For Brussels, it has long been seen as the final piece of the puzzle to unify the European Union’s banking system. For Berlin and Frankfurt, it was seen as one step too many on the road to mutualizing the continent’s debts – and making German taxpayers pay for past mistakes of others.
Welcome to the long-stalled fight over an EU-wide deposit insurance scheme, an effort to create a common pot to bail out depositors of banks that fail across the European Union. It’s a fight in which Germany seems to have won the first battle – and perhaps even the war.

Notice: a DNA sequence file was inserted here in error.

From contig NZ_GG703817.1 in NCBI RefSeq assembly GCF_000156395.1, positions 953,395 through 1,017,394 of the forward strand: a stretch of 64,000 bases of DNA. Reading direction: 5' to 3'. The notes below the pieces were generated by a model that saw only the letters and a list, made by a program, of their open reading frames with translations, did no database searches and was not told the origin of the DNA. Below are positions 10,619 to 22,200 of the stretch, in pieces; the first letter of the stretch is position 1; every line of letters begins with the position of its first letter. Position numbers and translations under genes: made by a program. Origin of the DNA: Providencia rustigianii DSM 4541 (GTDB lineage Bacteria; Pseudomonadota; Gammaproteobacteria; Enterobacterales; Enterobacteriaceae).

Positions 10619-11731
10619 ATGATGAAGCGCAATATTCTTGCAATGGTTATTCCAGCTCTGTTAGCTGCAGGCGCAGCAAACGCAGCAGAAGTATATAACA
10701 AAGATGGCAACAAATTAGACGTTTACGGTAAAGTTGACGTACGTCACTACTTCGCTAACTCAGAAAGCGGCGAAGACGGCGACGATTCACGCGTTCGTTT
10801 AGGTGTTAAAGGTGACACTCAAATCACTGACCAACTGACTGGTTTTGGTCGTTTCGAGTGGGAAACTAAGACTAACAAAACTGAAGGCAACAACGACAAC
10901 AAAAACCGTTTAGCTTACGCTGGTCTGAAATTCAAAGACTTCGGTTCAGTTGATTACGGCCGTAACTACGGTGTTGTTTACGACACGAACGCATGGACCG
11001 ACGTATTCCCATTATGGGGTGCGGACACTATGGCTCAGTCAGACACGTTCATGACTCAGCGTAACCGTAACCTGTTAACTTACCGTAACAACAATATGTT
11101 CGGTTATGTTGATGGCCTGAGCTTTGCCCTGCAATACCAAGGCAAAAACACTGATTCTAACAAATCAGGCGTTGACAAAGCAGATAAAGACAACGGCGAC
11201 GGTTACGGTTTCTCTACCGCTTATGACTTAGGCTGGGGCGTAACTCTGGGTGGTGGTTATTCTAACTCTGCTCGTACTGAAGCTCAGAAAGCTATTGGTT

After two years of pushing for a €43 billion common fund to be adopted by 2024, the European Commission now appears ready to break the deadlock by basically given up on the idea for the time being. The EU’s executive arm, in a new draft seen by Handelsblatt, says a common fund could be introduced in even slower steps, and only once banks have proven they have done a better job of winding down their debts of the past.